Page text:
Some thoughts on the importance of Open Source and Open Access for an emerging digital scholarship

Stefan Gradmann


Both constituents of the term 'Open Access' are of equal and vital importance for innovative scholarship to work effectively in a networked digital setting. 'Access' in such a context implies much more than just being able to freely read scholarly sources: the freedom to process and reaggregate such sources must also be part of such a setting (while fully respecting source authenticity and integrity). 'Open', as well, has at least three distinct connotations here: (1) absence of economic and legal barriers for access on the WWW, (2) availability of scholarly sources in open, transparent and non proprietary formats, (3) the processing methods to be used for processing sources should themselves be implemented as open source software. The presentation will explore all three aspects of 'openness' but will put particular stress on the issue of open document formats and models as well as on the reasons for open source based approaches being appropriate for effective scholarly work in the e-humanities. Economic considerations as well as the need to retain control of processing methods are considered in this context together with the implicate responsibilities such a strategy creates for an open source based community of scholarship in philosophy.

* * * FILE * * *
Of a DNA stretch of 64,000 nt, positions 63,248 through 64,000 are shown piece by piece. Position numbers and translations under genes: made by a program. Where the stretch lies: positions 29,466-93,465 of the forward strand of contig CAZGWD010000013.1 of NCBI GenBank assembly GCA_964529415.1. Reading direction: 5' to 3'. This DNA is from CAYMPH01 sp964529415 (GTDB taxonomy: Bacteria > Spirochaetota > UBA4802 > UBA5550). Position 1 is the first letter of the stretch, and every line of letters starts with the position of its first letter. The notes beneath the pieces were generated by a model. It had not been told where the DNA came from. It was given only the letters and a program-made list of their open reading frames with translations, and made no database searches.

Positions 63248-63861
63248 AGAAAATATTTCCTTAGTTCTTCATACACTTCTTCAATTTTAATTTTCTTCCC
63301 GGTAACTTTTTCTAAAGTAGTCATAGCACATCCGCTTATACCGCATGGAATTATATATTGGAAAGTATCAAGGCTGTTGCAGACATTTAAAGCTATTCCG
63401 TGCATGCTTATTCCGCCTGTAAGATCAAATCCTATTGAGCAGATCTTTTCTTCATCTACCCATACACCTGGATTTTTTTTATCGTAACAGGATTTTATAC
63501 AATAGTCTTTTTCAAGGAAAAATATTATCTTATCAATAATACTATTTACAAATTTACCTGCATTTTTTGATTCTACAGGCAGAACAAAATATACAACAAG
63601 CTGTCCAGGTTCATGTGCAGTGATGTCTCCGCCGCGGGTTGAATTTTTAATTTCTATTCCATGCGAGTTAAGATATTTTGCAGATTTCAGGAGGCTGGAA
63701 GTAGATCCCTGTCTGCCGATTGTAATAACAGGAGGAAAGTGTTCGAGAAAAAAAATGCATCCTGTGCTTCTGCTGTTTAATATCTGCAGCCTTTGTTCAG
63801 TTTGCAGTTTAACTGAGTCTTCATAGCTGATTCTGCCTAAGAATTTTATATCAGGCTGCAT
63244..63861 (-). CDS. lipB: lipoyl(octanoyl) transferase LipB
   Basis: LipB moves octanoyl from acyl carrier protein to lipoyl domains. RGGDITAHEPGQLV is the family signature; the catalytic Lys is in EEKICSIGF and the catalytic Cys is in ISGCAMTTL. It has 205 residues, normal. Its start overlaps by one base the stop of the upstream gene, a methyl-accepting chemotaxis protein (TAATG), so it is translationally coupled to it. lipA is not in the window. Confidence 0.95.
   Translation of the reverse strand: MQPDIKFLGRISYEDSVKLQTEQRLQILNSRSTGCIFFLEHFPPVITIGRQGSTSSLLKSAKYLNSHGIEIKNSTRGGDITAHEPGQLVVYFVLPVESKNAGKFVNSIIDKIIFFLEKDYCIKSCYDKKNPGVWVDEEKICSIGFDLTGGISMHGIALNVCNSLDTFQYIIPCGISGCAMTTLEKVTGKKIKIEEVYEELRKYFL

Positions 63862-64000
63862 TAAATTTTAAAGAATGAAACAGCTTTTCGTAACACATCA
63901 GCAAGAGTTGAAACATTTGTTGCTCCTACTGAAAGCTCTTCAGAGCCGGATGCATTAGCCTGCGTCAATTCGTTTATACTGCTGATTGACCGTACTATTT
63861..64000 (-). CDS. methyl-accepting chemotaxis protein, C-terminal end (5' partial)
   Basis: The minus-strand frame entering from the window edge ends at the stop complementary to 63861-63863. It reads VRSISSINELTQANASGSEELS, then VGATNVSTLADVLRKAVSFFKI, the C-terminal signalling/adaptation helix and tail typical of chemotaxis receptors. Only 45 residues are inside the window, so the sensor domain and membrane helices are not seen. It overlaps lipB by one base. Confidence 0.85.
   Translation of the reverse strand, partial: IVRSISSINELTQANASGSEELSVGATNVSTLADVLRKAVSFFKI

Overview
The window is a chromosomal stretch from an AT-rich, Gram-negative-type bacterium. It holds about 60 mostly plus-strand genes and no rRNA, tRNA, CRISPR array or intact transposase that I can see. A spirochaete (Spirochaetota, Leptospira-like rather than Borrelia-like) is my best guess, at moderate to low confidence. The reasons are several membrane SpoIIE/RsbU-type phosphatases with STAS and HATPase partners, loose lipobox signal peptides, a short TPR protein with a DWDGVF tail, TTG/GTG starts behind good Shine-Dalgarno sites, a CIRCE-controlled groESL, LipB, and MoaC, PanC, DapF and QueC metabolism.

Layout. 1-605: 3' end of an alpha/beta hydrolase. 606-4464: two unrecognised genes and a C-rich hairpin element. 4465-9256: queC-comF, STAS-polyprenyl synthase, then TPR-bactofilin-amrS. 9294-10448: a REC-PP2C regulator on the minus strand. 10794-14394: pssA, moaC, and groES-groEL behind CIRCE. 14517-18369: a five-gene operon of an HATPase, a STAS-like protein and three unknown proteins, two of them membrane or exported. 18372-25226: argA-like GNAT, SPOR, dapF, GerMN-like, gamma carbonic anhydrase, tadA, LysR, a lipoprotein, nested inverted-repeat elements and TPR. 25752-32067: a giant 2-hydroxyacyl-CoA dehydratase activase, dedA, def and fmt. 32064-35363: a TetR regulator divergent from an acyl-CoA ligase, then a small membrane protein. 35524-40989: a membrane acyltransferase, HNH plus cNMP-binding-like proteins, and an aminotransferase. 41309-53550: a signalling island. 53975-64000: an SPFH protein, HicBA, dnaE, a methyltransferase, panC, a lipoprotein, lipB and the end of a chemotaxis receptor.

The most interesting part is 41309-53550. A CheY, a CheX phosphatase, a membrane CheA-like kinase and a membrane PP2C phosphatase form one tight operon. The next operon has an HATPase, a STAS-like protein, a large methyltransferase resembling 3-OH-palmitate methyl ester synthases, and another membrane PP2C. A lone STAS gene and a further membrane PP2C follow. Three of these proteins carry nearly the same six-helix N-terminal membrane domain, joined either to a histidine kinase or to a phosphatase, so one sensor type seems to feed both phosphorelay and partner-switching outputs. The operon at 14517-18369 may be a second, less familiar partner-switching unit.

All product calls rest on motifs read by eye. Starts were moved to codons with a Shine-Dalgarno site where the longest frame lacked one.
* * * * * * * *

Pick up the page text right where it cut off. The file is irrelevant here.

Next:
20th century philosophy; 20th century philosophy; linguistics; media philosophy; philosophy; philosophy; Wittgenstein Ludwig; Wittgenstein Ludwig; digital humanities; digital humanities; document modeling; open access; open source; RTP-DOC; semiotics

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